In this series of bulletin articles, we’ve been examining the Westminster Larger Catechism, published in the 17th Century. Lately we’ve been looking at the first commandment of the ten commandments: ‘You shall have no other gods before me’ (Exodus 20:3). We saw the duties of the first commandment and have now reflected on the sins forbidden by the commandment.


The first commandment also forbids despising God.


Sadly people do despise God and treat him with contempt by what they think of him and the way that they reject him.


For example, the King of Assyria blasphemed God in his speech to the Israelites: ‘This is what the king of Assyria says…”Has the god of any nation ever delivered his land from the hand of the king of Assyria? Where are the gods of Hamath and Arpad? Where are the gods of Sepharvaim, Hena and Ivvah? Have they rescued Samaria from my hand?  Who of all the gods of these countries has been able to save his land from me? How then can the LORD deliver Jerusalem from my hand?”’ (2 Kings 18:31-35).


A modern example may be seen in the tirade in a book by the atheist Richard Dawkins that I won’t even dare to quote.


Yet the people of God can be guilty of despising God too. Moses says of the Israelites after they had wandered through the desert: ‘Jeshurun [Israel] grew fat and kicked; filled with food, he became heavy and sleek. He abandoned the God who made him and rejected the Rock his Savior. They made him jealous with their foreign gods and angered him with their detestable idols. They sacrificed to demons, which are not God-gods they had not known, gods that recently appeared, gods your fathers did not fear. You deserted the Rock, who fathered you; you forgot the God who gave you birth’ (Deuteronomy 32:15-18).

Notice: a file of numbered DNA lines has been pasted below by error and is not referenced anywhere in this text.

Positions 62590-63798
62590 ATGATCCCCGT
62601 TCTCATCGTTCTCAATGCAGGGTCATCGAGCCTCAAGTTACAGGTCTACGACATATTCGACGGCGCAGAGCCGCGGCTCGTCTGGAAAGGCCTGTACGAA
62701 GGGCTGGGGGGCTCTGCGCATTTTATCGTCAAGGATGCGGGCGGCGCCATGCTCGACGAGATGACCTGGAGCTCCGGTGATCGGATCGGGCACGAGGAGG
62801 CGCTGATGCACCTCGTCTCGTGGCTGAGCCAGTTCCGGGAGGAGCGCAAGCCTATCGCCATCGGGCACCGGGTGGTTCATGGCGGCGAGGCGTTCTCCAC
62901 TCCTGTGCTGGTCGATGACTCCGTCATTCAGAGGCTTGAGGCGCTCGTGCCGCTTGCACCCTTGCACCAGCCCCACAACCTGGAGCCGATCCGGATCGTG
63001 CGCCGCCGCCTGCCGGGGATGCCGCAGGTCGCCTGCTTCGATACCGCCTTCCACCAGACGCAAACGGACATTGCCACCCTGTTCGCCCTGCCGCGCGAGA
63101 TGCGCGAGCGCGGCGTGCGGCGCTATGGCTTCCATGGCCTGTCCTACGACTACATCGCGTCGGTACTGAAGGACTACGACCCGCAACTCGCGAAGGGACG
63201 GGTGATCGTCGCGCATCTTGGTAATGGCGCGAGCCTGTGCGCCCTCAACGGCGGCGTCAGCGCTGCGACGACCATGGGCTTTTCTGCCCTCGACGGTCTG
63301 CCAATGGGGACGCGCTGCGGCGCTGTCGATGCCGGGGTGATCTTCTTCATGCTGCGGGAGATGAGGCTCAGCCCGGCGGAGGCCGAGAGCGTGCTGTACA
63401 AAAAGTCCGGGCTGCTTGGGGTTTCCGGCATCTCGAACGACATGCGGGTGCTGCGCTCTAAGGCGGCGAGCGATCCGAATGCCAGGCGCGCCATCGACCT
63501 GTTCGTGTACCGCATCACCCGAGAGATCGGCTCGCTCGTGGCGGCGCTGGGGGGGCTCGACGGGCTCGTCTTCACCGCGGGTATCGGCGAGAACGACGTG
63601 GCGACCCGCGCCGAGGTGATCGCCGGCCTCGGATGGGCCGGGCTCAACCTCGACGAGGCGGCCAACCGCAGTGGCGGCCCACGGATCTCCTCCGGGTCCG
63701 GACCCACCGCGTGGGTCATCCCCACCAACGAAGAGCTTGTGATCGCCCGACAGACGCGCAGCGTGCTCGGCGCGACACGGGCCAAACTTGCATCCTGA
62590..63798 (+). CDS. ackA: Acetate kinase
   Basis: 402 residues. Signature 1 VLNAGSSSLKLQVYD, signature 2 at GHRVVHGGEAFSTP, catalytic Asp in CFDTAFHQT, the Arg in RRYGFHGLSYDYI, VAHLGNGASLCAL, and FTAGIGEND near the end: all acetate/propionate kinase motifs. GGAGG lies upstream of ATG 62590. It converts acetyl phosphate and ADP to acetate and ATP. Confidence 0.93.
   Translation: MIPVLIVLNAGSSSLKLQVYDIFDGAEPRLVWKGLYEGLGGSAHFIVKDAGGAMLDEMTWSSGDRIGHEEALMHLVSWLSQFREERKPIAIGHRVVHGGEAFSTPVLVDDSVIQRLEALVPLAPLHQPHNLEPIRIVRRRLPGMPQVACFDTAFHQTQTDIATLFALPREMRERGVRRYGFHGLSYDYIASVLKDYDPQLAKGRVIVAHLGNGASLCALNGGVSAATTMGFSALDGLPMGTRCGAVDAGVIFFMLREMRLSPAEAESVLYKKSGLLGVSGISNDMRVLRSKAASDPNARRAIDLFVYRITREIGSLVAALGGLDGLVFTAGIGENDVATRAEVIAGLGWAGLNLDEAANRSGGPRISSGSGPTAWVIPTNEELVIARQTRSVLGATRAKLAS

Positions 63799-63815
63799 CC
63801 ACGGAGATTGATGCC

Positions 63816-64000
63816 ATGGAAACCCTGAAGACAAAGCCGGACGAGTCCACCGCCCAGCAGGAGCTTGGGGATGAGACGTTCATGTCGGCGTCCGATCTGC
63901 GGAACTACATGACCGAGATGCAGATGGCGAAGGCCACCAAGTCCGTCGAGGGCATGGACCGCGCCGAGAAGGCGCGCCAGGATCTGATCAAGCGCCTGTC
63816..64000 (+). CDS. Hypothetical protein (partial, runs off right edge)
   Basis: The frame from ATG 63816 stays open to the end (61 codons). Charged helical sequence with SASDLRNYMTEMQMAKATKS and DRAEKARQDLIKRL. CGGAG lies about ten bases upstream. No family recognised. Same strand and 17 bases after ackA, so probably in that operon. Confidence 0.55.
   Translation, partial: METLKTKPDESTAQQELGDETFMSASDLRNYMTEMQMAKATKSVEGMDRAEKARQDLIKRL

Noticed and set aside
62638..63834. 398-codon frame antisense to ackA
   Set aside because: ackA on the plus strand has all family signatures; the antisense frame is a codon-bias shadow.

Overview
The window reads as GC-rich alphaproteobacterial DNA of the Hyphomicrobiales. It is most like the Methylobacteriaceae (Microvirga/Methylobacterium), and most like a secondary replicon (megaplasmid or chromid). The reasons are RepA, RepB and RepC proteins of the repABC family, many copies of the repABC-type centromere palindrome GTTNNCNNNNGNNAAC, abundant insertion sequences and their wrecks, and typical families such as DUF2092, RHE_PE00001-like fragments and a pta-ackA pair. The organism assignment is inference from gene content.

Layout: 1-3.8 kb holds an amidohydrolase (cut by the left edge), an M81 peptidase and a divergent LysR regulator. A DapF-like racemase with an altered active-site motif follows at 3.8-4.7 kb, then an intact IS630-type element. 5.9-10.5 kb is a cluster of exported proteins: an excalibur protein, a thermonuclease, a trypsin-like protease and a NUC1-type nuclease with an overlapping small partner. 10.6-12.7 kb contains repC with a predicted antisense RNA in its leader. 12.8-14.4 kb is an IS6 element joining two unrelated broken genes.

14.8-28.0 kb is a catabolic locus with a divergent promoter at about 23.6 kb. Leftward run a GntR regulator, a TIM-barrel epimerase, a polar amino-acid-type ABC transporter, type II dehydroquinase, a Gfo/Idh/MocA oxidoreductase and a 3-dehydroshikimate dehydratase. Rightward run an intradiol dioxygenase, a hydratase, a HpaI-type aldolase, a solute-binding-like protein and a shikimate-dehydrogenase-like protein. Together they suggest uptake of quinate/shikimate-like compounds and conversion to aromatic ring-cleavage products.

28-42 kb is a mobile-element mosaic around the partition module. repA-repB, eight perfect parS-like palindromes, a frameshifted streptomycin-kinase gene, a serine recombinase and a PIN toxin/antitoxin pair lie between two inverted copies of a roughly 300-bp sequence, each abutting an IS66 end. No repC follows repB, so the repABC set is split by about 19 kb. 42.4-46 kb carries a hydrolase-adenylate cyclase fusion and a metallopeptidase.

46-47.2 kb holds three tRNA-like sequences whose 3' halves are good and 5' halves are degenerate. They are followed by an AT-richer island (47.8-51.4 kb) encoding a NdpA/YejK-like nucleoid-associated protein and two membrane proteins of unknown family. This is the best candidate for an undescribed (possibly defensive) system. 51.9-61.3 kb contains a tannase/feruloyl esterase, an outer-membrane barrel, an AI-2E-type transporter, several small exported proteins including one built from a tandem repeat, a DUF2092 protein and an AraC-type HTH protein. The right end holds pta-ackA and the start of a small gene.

The Psalmist also speaks of those who despise God’s words, which is to despise the speaker of the words: ‘Some sat in darkness and the deepest gloom, prisoners suffering in iron chains, for they had rebelled against the words of God and despised the counsel of the Most High’ (Psalm 107:10-11).


The Psalmist then points out what happens to those who revile God: ‘So he [God] subjected them to bitter labor; they stumbled, and there was no one to help’ (Ps. 107:12). It’s the same today. Many who despise God now will experience eternal suffering as a result of their rejection of God.


But the Psalmist offers hope for those who are guilty of spurning God. We read: ‘Then they cried to the LORD in their trouble, and he saved them from their distress. He brought them out of darkness and the deepest gloom and broke away their chains’ (Psalm 107:13-14).


So, have you ever found yourself to be tempted to have evil thoughts of God? Have you ever considered him to be unkind or unloving? Have you ever grumbled at God for the circumstances he has brought into your life? Have you wandered away from him thinking he is not worthy of your attention?


Repent. Turn to him and ask for mercy. He will forgive all who love him, rather than despise him.                 Joel Radford